New York Presbyterian/Weill Cornell Medical Center
OR, inpatient, clinic, ED consult
OR, inpatient, ED consult
New York Presbyterian/Queens
OR, inpatient, clinic, ED consult
OR, inpatient, ED consult, ICU
Memorial Sloan Kettering Cancer Center
OR, inpatient, clinic, urgent care consult
OR, clinic, inpatient, urgent care consult
James J. Peters Department of Veterans Affairs Medical Center
OR, inpatient, clinic, ED consult
OR, clinic, inpatient, ED consult
*Note that hospital capacity reflects pre-coronavirus states ortho orthopedic, OR operating room, ICU intensive care unit, ED >emergency department
Due to the severity of the pandemic in New York City, which in March 2020 was responsible for well over half the nation’s cases of COVID-19, the unprecedented strain on capacity within area hospitals was tremendous. In turn, the traditional services provided at each of these five hospitals changed dramatically. Across the state, institutions canceled nonessential procedures and patient visits to increase hospital bed capacity in response to COVID-19, with guidance provided from government agencies and medical societies [2, 12]. On March 17, HSS suspended nonessential procedures, and lists of “essential procedures” were developed for each hospital [8]. Essential procedures are time sensitive and cannot be scheduled in an outpatient setting due to possible loss of life or limb [8].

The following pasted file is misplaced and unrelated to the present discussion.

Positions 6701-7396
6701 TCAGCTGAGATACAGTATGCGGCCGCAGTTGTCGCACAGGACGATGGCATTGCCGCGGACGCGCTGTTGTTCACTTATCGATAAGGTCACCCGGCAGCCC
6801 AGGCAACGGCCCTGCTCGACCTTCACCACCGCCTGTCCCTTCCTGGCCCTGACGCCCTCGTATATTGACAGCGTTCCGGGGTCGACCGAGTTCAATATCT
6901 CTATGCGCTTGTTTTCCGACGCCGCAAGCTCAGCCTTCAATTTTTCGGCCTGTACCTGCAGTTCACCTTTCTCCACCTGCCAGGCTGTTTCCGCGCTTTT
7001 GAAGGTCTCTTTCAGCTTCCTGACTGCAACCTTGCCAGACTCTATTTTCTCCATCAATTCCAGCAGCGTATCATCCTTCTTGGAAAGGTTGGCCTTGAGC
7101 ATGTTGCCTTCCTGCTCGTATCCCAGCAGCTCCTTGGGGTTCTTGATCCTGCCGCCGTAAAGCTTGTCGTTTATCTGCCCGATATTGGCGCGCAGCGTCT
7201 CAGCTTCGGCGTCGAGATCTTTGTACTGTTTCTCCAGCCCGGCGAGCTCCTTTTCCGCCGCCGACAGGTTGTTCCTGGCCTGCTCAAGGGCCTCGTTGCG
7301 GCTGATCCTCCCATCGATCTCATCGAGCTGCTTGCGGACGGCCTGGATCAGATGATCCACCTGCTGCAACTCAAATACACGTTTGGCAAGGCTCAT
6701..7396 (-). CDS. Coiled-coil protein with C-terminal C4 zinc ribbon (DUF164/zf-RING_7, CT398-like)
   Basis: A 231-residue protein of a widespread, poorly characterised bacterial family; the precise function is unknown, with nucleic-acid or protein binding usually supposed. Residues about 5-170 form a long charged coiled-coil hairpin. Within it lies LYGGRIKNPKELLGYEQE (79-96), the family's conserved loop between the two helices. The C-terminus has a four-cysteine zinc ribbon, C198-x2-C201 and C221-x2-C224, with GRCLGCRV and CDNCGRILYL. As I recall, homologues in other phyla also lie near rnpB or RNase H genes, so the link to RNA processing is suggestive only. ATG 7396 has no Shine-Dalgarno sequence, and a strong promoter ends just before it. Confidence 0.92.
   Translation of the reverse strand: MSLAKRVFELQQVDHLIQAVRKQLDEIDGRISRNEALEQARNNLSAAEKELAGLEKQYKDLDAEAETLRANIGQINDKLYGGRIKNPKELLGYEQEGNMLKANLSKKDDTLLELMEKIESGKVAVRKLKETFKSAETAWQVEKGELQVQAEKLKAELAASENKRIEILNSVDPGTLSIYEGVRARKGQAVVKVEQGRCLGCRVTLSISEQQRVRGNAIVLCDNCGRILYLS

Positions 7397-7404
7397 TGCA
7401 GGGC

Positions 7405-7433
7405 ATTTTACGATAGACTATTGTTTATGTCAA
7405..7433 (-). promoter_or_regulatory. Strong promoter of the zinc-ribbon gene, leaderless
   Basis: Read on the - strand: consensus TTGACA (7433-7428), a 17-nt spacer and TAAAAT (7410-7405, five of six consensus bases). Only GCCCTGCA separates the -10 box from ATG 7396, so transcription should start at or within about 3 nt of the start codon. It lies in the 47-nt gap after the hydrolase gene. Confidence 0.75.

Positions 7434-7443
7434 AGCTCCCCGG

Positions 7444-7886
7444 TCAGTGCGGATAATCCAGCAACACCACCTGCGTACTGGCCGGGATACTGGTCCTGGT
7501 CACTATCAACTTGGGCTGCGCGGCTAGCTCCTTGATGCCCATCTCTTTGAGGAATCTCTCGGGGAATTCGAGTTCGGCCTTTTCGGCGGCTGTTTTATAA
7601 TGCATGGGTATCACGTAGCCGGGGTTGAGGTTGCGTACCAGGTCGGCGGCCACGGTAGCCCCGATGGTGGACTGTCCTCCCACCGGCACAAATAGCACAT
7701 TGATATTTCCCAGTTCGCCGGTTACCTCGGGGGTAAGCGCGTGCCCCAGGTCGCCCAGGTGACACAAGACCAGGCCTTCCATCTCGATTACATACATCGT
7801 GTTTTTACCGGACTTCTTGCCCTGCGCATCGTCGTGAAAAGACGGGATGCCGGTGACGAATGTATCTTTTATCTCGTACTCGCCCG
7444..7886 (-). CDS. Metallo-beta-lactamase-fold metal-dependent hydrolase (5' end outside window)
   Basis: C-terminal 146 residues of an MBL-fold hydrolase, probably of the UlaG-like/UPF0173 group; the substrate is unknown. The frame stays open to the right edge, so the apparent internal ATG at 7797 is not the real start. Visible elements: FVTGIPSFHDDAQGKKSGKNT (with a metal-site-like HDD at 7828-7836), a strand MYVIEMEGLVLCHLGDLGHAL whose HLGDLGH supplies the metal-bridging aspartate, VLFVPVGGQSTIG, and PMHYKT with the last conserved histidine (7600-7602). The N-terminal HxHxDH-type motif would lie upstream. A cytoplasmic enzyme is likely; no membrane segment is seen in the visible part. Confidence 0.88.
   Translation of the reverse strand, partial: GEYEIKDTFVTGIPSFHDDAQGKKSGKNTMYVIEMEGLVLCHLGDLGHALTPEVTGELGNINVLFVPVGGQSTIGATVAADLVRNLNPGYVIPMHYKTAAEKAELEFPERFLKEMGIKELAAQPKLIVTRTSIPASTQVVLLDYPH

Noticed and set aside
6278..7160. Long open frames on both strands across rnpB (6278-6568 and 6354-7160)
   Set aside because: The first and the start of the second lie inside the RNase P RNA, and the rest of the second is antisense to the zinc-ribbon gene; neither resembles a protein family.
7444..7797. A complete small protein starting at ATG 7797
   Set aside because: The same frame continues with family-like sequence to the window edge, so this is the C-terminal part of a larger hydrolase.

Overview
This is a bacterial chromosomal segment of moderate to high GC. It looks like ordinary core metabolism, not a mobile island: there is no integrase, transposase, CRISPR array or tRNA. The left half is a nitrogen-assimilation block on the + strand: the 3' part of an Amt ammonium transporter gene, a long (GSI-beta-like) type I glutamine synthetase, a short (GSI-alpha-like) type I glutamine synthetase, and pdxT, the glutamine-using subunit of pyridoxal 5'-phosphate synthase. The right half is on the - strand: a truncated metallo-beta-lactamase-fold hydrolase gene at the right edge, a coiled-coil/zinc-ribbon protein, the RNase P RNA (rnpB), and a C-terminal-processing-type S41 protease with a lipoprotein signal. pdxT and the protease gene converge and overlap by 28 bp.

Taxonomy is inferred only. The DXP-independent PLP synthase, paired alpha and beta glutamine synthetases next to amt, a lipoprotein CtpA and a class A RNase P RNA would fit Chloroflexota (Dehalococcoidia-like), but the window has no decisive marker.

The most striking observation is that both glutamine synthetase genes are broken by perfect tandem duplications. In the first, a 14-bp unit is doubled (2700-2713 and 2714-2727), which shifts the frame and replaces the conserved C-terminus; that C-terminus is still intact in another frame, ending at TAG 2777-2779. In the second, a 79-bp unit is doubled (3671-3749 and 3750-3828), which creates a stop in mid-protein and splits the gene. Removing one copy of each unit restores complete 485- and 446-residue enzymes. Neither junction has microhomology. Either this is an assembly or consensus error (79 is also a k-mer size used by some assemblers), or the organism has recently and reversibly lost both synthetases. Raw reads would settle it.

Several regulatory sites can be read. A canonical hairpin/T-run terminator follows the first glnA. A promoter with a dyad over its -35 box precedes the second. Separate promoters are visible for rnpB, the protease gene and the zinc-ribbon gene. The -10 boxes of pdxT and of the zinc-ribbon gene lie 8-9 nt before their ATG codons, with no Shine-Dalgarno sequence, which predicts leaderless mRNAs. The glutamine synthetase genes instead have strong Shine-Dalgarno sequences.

In light of the reduction in orthopedic case volumes, from approximately 120 cases to 15 per day, traditional service-based resident rotations were rapidly shifted in order to achieve each hospital’s service goals. Additionally, there was a decrease in outpatient clinical volume, as HSS implemented telemedicine to reduce disease transmission while providing clinical care. While the residency was not initially involved in its implementation, residents were offered shadowing opportunities across every service to learn how to take a history and perform a physical examination remotely using this technology, which provided valuable educational experience in what will likely become a more widespread practice in many specialties.
Efforts were made to divert all orthopedic care from New York Presbyterian (NYP) affiliates to HSS. One such effort was the establishment of an orthopedic triage center located at HSS and several other satellite locations in the metropolitan area, to decant surrounding emergency department (ED) and urgent care musculoskeletal patients. In addition, given that HSS is unique in managing high orthopedic patient volumes, the hospital began accepting transfers of all orthopedic patients from neighboring hospitals. As the COVID-19 patient volume began increasing at NYP/Weill Cornell Medical Center (NYP/WCMC), HSS began accepting general medicine and general surgery patients.